Full Fat Dairy

Choosing fat free or low fat dairy has been the mainstay nutritional advice for decades. Indeed, the type of fat in dairy products is the kind shown to increase cholesterol levels. The problem is that now, decades later, studies have found conflicting results from this advice. It seems that when we reduced the fat in our diet, we replaced it with sugar and other carbohydrates, leading to an increase in diabetes.

Now you might be thinking, “Wait a minute, full fat dairy has a lot more calories than the fat free kind,” and this may be true. But it doesn’t make a difference when it comes to diabetes risk. This association is so clear that when the researchers adjusted for weight, they found the same thing: full-fat dairy intake lowers diabetes risk, independent of weight gain. Similar research blows up other long-held beliefs around full fat dairy. A recent review showed that people who eat full-fat dairy are no more likely to develop cardiovascular disease either.

Potatoes

Potatoes are one of my favorite vegetables, and it makes me sad that they’re often eaten with guilt and shame. Yes, they are a starchy vegetable but that doesn’t mean they can’t be enjoyed in moderation. When it comes to potatoes, it’s all about the portion size.

You might be thinking, why even bother? Well, let me tell you why. Potatoes are a very good source of vitamin C, B-Vitamins, and important minerals like potassium, calcium, magnesium, and iron. They’re also loaded with fiber, which is important for maintaining a healthy gut. If you love sweet potatoes versus the white ones, even better! Sweet potatoes provide 400% of your daily needs for vitamin A, have less calories, and contain a bit more fiber!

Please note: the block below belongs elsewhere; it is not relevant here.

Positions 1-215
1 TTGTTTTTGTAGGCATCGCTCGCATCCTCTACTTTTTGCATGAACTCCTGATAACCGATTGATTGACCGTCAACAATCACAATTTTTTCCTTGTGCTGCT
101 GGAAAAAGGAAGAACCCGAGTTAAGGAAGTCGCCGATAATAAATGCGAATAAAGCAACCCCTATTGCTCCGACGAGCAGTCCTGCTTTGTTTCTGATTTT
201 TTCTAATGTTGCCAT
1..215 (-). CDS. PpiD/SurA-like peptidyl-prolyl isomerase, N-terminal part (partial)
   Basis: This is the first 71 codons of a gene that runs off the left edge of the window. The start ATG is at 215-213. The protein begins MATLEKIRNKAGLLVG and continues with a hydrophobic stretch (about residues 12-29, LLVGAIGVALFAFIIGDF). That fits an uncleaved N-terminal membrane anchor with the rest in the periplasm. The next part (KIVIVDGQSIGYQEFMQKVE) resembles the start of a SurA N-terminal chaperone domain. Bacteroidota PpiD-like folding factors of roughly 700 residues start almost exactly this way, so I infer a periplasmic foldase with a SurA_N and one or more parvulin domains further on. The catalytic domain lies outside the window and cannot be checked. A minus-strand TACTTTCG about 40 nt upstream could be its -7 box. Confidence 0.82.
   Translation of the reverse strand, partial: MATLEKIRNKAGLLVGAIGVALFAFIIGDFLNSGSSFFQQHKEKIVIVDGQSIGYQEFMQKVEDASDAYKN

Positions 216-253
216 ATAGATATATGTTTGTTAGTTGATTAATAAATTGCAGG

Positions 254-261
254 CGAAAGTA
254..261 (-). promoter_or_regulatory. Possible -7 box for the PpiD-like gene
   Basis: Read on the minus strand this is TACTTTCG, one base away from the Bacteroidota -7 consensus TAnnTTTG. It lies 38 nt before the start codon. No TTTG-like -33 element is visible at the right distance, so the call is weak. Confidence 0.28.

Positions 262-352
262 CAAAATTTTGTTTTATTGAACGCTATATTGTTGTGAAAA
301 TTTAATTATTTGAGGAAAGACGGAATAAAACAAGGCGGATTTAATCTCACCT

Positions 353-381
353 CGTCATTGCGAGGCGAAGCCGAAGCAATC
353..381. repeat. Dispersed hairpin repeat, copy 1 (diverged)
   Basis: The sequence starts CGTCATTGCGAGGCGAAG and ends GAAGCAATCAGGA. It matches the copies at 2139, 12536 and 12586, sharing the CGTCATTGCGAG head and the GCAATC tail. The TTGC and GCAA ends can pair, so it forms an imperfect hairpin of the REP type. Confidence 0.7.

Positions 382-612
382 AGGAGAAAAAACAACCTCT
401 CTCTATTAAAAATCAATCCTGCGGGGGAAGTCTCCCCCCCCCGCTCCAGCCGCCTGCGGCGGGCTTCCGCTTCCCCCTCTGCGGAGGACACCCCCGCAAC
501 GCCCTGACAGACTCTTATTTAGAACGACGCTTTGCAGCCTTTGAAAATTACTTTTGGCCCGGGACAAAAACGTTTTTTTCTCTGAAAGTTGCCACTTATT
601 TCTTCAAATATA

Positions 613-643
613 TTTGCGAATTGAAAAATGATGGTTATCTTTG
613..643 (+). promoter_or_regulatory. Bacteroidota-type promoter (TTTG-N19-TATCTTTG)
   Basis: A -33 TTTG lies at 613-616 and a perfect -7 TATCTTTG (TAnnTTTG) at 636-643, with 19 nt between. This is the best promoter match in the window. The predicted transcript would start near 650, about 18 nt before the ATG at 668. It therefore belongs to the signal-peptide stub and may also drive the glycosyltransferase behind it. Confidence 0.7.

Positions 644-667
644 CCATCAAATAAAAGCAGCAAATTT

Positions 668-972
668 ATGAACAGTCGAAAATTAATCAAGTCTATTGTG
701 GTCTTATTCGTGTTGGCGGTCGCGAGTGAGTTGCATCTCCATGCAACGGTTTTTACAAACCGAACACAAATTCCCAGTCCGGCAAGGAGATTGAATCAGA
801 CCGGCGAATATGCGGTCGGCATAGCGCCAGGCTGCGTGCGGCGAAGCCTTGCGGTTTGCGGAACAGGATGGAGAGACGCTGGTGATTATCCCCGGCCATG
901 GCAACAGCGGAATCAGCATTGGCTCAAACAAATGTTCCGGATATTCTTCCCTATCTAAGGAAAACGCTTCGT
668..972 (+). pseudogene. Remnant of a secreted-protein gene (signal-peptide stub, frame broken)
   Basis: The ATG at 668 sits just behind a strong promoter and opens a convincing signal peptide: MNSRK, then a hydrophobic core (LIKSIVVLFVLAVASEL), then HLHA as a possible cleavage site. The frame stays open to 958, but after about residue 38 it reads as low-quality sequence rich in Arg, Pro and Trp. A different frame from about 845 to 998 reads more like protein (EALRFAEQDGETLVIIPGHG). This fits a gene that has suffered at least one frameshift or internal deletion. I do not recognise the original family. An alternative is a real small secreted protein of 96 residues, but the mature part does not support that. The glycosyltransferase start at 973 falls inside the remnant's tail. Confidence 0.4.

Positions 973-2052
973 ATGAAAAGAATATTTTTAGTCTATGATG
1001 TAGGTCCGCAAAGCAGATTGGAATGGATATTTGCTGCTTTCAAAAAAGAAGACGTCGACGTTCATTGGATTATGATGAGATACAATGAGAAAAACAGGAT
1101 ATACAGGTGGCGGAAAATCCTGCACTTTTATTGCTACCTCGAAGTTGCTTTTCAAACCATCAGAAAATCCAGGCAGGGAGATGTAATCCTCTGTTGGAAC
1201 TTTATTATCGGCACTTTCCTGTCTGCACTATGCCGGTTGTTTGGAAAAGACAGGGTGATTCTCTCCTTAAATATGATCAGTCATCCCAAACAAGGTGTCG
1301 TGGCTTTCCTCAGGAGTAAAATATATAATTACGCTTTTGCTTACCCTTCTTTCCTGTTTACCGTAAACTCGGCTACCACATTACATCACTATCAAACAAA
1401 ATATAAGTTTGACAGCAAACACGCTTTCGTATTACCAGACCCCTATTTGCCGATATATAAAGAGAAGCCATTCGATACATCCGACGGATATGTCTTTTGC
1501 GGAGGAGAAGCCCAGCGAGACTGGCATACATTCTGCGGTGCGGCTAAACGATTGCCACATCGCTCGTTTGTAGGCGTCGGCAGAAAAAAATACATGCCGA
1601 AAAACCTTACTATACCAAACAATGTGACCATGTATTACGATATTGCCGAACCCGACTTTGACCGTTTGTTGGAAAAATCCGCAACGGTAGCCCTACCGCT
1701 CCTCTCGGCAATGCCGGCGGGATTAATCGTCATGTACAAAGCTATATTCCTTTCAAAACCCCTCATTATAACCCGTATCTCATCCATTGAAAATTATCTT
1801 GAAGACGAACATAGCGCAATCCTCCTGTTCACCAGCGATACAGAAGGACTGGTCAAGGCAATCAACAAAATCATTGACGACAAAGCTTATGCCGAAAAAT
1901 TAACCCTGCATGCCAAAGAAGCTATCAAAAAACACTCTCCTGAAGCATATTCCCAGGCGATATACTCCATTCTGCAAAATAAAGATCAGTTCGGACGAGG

Sourdough Bread

Many of my clients are surprised that I eat “white” bread. But sourdough is fermented and that makes a difference. The type of fermentation used to make sourdough bread has been shown to greatly reduce phytate production, which improves mineral absorption. Fermentation of grains also makes the bread easier to digest!

Avocado

Avocados are the second most popular food my clients fear most. They always tell me how scared they are to eat avocado because it’s “so high in fat.” But here’s the thing: it’s the GOOD fat!

Avocados are loaded with heart-healthy monounsaturated fat, a fat that isn’t super easy to find in the diet. They also have loads of potassium––even more than bananas!––and they’re also high in soluble fiber, about 7 grams per 100 calories serving.

Nuts

There are many kinds of nuts to choose from, and yes, most of them contain a lot of fat. However, similar to avocado, most nuts are heart-healthy, either due to the type of fat they contain (mostly unsaturated, and some contain omegas 3s), their fiber content (which helps lower cholesterol), or from vitamin E.

The bad side of nuts is that they’re high in calories, and these calories can add up fast. So I usually recommend using nuts as condiments, toss them in salads, sprinkle on roasted veggies, blend nut butter into smoothies, or whip them up into fun sauces. If you want to eat them as a snack, stick to a 1-ounce portion.

Were you avoiding any of these foods? Tell me about it in the comments!